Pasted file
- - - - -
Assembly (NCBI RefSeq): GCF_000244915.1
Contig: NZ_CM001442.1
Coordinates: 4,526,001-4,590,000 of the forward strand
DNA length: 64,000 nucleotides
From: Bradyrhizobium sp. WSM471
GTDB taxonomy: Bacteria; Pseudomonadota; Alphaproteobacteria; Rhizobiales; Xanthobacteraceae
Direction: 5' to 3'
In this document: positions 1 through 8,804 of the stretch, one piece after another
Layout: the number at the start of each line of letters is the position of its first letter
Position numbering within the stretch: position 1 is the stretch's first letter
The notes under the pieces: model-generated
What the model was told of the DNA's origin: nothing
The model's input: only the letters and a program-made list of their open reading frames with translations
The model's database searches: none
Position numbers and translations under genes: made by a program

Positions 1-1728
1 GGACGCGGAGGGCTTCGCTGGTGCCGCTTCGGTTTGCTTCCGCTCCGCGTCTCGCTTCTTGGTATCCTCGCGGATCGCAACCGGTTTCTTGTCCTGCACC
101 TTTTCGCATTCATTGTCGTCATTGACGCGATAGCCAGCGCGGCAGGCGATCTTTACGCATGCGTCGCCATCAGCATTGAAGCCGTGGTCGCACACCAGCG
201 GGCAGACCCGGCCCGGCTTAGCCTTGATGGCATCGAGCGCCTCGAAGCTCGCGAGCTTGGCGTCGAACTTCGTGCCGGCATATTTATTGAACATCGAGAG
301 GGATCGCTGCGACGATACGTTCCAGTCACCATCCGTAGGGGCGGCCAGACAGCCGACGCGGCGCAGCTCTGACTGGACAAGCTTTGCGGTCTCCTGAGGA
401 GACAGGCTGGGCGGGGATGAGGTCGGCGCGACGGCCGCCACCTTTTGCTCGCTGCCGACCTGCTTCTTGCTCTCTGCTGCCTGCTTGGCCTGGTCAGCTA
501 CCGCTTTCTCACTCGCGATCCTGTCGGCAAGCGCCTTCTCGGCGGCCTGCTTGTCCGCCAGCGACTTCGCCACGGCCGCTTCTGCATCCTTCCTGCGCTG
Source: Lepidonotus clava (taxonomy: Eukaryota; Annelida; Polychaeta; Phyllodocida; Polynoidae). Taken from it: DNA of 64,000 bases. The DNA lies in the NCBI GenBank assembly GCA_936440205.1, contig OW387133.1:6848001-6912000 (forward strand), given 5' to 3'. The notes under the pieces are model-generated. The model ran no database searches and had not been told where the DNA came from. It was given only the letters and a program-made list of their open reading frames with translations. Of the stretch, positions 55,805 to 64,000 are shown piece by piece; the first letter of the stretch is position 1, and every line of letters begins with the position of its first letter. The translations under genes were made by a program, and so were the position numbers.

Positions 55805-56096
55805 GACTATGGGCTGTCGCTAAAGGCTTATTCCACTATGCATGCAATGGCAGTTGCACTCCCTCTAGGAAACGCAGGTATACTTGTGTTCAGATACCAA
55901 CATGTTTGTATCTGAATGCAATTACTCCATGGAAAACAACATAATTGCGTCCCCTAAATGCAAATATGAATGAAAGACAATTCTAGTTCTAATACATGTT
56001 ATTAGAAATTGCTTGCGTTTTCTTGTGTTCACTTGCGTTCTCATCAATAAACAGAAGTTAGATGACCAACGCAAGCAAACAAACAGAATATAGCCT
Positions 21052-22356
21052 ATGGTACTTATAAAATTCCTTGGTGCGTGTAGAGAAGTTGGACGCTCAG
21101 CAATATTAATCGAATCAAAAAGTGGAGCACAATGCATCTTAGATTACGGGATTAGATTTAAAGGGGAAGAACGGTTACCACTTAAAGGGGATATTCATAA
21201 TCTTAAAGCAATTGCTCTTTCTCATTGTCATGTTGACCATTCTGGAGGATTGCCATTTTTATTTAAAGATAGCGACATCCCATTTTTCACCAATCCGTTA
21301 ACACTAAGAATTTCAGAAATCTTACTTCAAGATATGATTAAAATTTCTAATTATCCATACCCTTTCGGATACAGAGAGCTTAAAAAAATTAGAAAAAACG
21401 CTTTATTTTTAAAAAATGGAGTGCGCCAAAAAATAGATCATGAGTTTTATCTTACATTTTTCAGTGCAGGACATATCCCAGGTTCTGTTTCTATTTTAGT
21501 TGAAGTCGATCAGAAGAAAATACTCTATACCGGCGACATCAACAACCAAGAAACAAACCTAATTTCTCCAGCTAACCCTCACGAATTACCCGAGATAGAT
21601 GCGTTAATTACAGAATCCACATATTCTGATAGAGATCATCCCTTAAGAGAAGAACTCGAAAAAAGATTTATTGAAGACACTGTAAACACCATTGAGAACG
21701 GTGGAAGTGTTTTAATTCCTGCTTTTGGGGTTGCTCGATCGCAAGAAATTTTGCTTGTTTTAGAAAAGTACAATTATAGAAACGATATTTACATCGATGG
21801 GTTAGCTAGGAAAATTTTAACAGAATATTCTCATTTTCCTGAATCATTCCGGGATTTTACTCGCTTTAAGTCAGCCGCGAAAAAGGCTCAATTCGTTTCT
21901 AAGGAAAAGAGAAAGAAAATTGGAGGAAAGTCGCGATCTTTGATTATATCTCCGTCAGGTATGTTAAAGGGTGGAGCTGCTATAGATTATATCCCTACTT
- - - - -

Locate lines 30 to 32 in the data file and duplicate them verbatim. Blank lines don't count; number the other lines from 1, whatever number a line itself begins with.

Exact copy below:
21101 CAATATTAATCGAATCAAAAAGTGGAGCACAATGCATCTTAGATTACGGGATTAGATTTAAAGGGGAAGAACGGTTACCACTTAAAGGGGATATTCATAA
21201 TCTTAAAGCAATTGCTCTTTCTCATTGTCATGTTGACCATTCTGGAGGATTGCCATTTTTATTTAAAGATAGCGACATCCCATTTTTCACCAATCCGTTA
21301 ACACTAAGAATTTCAGAAATCTTACTTCAAGATATGATTAAAATTTCTAATTATCCATACCCTTTCGGATACAGAGAGCTTAAAAAAATTAGAAAAAACG